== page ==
The UK could fine China's TikTok $29 million for failing to protect children

After the Information Commissioner's Office announced that it has tentatively determined that TikTok violated the UK data protection law between May 2018 and July 2020 by failing to handle the personal data of minor children, the Chinese-owned social media app TikTok may be subject to a $29 million fine.

CNBC reports that TikTok could face a £27 million ($29 million) fine in the UK after privacy regulators found that the company failed to handle children’s data in an acceptable way. The Information Commissioner’s Office issued a “notice of intent” to  TikTok informing the company of its “provisional view that TikTok breached UK data protection law between May 2018 and July 2020.”

07 July 2022, Berlin: The logo of the video community TikTok at the fashion fair Premium. Photo: Jens Kalaene/dpa (Photo by Jens Kalaene/picture alliance via Getty Images), Xi Jinping, China's president, waves after speaking at a swearing-in ceremony for Hong Kong's chief executive John Lee in Hong Kong, China, on Friday, July 1, 2022. Hong Kongs new security-minded leader was sworn in by President Xi Jinping as the city marks 25 years of Chinese rule, after declaring the Asian financial hub had been reborn after a crackdown on the pro-democracy opposition. Photographer: Justin Chin/Bloomberg via Getty Images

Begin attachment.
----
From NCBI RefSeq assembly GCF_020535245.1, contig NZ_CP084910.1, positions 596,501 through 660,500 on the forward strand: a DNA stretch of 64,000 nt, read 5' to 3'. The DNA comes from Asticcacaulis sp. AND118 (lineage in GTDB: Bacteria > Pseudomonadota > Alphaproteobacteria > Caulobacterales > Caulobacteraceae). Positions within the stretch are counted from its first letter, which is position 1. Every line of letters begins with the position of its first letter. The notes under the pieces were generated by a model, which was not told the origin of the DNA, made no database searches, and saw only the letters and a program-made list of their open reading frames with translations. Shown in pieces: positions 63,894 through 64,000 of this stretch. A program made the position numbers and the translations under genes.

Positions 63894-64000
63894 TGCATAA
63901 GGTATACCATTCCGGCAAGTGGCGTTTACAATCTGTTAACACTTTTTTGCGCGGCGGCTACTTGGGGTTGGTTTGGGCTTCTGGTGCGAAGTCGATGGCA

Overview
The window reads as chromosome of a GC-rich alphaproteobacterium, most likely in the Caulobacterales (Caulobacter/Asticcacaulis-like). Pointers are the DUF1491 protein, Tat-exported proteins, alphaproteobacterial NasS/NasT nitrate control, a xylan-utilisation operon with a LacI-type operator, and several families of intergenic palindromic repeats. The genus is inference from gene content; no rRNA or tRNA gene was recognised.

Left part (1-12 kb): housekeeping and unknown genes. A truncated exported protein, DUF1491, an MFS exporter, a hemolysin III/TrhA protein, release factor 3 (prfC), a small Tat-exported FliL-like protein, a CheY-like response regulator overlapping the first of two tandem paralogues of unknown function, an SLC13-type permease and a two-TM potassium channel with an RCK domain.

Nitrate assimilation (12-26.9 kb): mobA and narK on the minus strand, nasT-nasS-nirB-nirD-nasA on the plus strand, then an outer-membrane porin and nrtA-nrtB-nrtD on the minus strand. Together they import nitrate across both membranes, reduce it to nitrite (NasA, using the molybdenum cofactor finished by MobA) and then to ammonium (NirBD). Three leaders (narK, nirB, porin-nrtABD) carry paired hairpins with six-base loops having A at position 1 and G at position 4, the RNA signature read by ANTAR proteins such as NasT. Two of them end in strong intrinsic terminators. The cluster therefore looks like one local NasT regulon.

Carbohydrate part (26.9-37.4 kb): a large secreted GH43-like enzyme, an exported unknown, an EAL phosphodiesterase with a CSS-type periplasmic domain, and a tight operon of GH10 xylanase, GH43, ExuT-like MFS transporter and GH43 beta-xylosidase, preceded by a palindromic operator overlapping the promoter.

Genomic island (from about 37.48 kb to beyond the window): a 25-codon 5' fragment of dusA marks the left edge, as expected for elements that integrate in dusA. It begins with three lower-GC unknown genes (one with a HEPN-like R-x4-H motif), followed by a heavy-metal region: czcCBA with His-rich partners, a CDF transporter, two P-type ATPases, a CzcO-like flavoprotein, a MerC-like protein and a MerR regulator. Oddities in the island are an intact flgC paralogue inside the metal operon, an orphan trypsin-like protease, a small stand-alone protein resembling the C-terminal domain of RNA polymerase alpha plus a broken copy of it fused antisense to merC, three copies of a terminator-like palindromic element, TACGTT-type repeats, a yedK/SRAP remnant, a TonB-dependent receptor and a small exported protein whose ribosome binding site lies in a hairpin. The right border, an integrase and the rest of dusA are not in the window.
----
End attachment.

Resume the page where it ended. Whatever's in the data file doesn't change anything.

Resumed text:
Photographer: Justin Chin/Bloomberg via Getty Images

The ICO claims that TikTok may have processed the data of children under the age of 13 without parental consent, did not present information to its users in an easily understandable manner, and processed “special category data” which includes information on a person’s race or ethnicity without legal grounds.

Information Commissioner John Edwards said in a statement this week: “We all want children to be able to learn and experience the digital world, but with proper data privacy protections. Companies providing digital services have a legal duty to put those protections in place, but our provisional view is that TikTok fell short of meeting that requirement.”

TikTok has 30 days to respond to the decision and if company officials can produce an accurate defense of its handling of children’s data, the ICO may reduce the fine.

A TikTok spokesperson told CNBC: “While we respect the ICO’s role in safeguarding privacy in the UK, we disagree with the preliminary views expressed and intend to formally respond to the ICO in due course.”

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